Conflicts & War

Protesters in Sri Lanka mark 100 days of demonstrations

Colombo, Jul 17 (EFE).- Sri Lanka’s anti-government demonstrators held a vigil overnight in memory of those who lost their lives during the massive protests in the island nation, which completed 100 days on Sunday, and which achieved its main objective of getting President Gotabaja Rajapaksa to step down.

Although the first protests began around the end of March, when the island experienced a daily power outage lasting more than 13 hours, it was not until Apr.9 that thousands of people began occupying Galle Face park. in front of the Presidential Secretariat in Colombo, demanding Rajapaksa’s resignation.

Tents, portable restrooms and all kinds of facilities were set up in the park, which became the epicenter of the struggle against authority, with the protesters prepared for a long fight.

One hundred days later, even though the protests have already achieved the main aim by causing Rajapaksa to resign for his management of the economic crisis, the place continues to attract thousands of protesters daily who are now eager for the resignation of the interim president, Ranil Wickremesinghe.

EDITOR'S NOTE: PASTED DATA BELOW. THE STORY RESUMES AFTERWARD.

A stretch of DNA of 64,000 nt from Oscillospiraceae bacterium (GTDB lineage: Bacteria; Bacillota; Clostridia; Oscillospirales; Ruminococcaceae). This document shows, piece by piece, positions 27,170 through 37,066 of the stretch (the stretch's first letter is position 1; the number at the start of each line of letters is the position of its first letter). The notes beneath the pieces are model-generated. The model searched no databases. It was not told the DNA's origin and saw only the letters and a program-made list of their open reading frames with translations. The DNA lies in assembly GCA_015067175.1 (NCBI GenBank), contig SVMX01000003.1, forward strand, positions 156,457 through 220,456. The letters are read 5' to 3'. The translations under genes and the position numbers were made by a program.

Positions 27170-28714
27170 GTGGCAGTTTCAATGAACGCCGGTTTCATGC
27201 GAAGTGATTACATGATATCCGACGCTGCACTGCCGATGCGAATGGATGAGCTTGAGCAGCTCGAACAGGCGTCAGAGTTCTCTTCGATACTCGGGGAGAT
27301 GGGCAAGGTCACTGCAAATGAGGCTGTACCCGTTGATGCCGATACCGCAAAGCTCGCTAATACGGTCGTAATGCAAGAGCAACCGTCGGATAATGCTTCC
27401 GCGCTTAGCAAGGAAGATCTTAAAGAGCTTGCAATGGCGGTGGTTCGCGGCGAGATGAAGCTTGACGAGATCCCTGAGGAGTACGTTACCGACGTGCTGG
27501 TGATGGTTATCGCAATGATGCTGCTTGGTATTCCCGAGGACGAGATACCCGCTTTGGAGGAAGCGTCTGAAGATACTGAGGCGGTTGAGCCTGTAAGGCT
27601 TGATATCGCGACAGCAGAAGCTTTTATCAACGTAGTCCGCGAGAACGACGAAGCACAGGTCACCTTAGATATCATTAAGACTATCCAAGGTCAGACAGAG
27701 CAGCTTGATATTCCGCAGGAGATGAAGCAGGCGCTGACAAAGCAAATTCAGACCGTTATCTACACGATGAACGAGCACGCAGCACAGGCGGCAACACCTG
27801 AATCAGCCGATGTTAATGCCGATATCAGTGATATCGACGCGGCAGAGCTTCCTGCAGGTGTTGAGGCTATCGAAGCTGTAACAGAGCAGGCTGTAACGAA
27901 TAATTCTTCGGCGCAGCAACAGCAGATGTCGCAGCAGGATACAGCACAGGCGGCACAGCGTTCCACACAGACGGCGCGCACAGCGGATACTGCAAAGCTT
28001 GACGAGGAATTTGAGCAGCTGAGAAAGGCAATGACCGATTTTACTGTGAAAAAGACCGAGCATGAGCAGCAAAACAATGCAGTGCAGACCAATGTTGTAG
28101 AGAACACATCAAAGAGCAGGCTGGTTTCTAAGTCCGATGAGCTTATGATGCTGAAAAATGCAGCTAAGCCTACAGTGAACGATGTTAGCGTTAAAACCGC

“We said on the 50th day, we will be chasing away Gota (former President Gotabaya Rajapaksa) before the 100th day. We have achieved this. We have won a lot during these 100 days. We will continue our struggle,” 23-year old protester Manodhya Jayaratne told EFE.

“We have achieved several victories. Now we are saying that we will get rid of Ranil (Wickremesinghe) before the 150th day,” he added.

Since the beginning of the protests, at least nine people have died, eight of them on May 9, when a clash between government supporters and the protesters triggered clashes across the country, leaving also more than 200 others wounded.

Two months later, on Jul.9, hundreds of protesters stormed the official residences of Rajapaksa and then-Prime Minister Wickremesinghe, forcing them to flee and announce their resignation.

However, only Rajapaksa went ahead and actually resigned from his post as Head of State on Friday from Singapore, where he had arrived a day earlier from the Maldives after fleeing Sri Lanka on Wednesday.

Wickremesinghe, on the other hand, was appointed as the acting president after Rajapaksa left the island, and is expected to remain in charge until a new president is decided by the parliament on Jul.20.

Sri Lanka is currently going through its worst crisis since its independence from the British Empire in 1948, following an economic meltdown due to the impact of Covid-19 and faulty government policies, among other things. EFE


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